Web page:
Ozone is one of the most important gases present in our environment. It is critical to all life as a filter of harmful solar ultraviolet (UV) light in the stratosphere and it is a significant component of anthropogenic pollution and a health hazard in the troposphere. Accurate and reliable measurements of ozone concentrations are vital to understanding the protective layer of stratospheric ozone, diagnosing its depletion, and monitoring its subsequent recovery. Ozone is also the benchmark species for quantifying urban air pollution, and accurate measurements of ozone levels related to anthropogenic pollution are critical from both regulatory and health perspectives.

Although there are several techniques and technologies in existence for the measurement of ozone, there is no single method that is suitable for all measurement locations and requirements. In particular, there is no single instrument capable of making high-resolution measurements over a long time scale (months or longer) in a lightweight (under 5 kg) and low-power (under 5 W) form factor. The instrument described herein is designed to meet the requirements for long-duration autonomous ozone monitoring on a remote and battery- or renewable energy–powered platform. The intended application is long-duration stratospheric ballooning; however, the design is equally applicable to other platforms such as uncrewed aerial vehicles (UAVs) or to ground-based autonomous measurement stations. Additional design features allow the instrument to be adaptable to situations that require a response rate as fast as 10 Hz.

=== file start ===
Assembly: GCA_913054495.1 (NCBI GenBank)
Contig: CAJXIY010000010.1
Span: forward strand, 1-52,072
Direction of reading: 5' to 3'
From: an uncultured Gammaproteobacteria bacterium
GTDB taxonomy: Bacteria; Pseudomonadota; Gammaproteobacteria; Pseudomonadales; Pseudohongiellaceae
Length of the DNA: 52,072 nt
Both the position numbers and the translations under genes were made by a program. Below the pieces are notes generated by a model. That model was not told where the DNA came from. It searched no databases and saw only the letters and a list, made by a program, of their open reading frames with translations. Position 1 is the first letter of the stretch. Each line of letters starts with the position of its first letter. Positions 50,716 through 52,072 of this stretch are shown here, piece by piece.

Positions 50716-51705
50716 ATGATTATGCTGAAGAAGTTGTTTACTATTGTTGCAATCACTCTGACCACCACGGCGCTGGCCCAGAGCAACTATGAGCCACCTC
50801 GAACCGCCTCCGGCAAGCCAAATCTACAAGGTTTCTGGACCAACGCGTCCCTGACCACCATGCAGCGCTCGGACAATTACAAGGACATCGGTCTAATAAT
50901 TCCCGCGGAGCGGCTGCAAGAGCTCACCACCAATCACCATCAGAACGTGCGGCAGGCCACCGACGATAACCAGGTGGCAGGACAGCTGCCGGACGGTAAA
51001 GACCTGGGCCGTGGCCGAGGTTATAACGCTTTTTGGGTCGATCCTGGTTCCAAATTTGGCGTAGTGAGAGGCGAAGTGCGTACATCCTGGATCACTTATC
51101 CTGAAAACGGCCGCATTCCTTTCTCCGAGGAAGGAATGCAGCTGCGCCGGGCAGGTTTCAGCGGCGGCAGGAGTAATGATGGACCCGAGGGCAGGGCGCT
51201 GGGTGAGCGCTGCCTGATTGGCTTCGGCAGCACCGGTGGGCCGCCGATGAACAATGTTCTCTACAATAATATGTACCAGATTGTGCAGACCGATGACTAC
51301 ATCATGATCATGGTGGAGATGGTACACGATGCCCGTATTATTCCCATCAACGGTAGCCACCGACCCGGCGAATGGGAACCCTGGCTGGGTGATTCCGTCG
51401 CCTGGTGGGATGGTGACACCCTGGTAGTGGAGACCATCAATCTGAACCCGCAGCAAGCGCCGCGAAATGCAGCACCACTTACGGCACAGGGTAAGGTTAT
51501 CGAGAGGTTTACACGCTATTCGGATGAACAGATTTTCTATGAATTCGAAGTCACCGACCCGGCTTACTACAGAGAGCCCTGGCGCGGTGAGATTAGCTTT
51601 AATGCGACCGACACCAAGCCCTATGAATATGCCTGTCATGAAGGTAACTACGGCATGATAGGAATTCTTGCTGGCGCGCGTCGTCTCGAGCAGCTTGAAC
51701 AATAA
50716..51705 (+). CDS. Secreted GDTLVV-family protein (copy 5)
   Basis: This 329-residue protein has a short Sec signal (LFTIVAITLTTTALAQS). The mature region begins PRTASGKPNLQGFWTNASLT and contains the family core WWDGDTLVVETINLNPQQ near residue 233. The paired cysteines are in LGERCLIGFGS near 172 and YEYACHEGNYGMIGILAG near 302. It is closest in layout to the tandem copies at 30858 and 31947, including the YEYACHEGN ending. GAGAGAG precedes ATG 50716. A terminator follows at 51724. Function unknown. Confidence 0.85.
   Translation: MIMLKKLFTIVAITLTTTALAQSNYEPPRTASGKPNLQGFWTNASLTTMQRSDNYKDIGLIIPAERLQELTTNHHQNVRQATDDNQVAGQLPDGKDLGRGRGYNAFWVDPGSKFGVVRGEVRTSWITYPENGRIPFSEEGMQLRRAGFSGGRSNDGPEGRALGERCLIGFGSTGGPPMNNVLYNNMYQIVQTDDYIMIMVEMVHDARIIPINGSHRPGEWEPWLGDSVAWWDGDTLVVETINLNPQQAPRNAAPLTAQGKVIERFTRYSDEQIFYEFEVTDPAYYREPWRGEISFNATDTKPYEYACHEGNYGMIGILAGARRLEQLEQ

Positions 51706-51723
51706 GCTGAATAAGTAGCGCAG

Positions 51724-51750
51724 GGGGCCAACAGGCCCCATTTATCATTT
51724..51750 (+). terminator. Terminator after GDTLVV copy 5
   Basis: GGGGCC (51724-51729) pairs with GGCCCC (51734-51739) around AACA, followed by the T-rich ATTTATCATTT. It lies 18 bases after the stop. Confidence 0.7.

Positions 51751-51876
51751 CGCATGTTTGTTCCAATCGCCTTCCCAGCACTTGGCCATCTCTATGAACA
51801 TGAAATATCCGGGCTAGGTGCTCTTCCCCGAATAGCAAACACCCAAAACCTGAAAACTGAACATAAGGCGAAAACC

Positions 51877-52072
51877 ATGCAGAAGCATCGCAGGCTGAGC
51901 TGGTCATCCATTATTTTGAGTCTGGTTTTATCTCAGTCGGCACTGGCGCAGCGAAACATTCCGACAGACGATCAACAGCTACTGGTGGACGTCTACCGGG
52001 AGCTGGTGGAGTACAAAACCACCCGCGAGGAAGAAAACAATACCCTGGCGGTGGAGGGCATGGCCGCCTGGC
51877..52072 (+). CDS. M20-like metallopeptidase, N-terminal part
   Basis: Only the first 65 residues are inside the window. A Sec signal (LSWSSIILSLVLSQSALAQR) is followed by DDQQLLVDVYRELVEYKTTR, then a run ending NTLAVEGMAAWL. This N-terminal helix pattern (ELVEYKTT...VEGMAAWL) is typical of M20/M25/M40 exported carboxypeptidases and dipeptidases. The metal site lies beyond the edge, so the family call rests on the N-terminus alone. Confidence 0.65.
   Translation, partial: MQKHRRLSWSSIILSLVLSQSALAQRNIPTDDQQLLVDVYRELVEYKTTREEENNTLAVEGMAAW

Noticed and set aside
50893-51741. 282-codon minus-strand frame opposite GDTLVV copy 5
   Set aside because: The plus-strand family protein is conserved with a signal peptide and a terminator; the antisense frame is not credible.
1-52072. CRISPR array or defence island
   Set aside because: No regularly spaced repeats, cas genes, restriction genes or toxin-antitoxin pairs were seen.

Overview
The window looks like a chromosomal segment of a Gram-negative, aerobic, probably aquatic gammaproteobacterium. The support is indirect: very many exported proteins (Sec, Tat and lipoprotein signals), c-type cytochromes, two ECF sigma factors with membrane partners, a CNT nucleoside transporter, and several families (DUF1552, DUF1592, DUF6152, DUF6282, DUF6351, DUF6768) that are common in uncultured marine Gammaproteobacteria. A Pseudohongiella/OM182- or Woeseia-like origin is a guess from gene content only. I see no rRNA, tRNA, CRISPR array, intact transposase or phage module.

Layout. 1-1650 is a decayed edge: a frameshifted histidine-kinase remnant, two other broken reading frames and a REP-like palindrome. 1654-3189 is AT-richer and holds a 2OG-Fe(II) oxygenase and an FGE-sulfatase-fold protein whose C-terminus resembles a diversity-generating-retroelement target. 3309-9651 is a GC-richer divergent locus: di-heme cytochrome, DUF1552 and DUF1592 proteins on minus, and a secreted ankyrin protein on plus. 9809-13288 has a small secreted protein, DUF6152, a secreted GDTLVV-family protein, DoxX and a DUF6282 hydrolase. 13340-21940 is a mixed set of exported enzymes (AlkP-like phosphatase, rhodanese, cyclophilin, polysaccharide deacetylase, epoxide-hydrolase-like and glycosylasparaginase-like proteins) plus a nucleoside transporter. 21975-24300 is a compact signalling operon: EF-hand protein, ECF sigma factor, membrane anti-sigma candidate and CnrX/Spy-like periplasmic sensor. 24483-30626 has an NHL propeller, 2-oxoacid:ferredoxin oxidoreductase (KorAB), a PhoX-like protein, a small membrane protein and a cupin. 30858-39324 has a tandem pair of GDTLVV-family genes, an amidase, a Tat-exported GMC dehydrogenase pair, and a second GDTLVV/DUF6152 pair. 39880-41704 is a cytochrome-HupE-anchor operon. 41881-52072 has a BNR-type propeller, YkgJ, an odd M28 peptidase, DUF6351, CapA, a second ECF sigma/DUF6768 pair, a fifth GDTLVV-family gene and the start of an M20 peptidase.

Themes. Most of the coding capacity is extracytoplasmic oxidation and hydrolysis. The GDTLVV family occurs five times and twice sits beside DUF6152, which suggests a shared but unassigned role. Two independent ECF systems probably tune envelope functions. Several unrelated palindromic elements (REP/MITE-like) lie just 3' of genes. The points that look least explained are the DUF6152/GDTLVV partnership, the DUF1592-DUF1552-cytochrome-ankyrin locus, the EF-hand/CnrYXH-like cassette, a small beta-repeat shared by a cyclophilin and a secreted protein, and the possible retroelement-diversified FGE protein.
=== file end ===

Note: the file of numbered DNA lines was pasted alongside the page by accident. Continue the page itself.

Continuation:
a. Background

Because of its highly reactive and unstable nature and large temporal and spatial variability, ozone presents a significant measurement challenge. There are three commonly used techniques for in situ detection and quantification of atmospheric ozone: detection of chemiluminescent radiation resulting from the reaction of ozone with nitric oxide (or similar chemiluminescent processes); measurement of the current produced from the reaction of ozone with iodide in a liquid potassium iodide (KI) concentration cell; and absorption of the ultraviolet mercury-vapor (Hg-vapor) line at 254 nm. Each method has a particular set of advantages and drawbacks for the determination of ozone.

Chemiluminescence is typically used when there is a requirement for high temporal resolution (e.g., Eastman and Stedman 1977). There are two chemiluminescent reactions that are used for the determination of ozone: the reaction between ozone and nitric oxide (NO), which produces an electronically excited state of NO2 that emits light in the infrared (830 nm), and the reaction between ozone and ethylene, which produces photons near 400 nm. The latter is the U.S. federal reference method for the determination of ozone (Title 40, CFR Part 50, Appendix D; available online at http://ecfr.gpoaccess.gov). Although these and other chemiluminescent techniques offer fast time response and high sensitivity, they have the significant drawback that they require an expendable and toxic reagent and, in the case of the nitric oxide technique, a cryogen to cool the infrared detector. In addition, chemiluminescent techniques do not offer an absolute measurement of ozone and require careful and frequent laboratory calibration to obtain accurate results.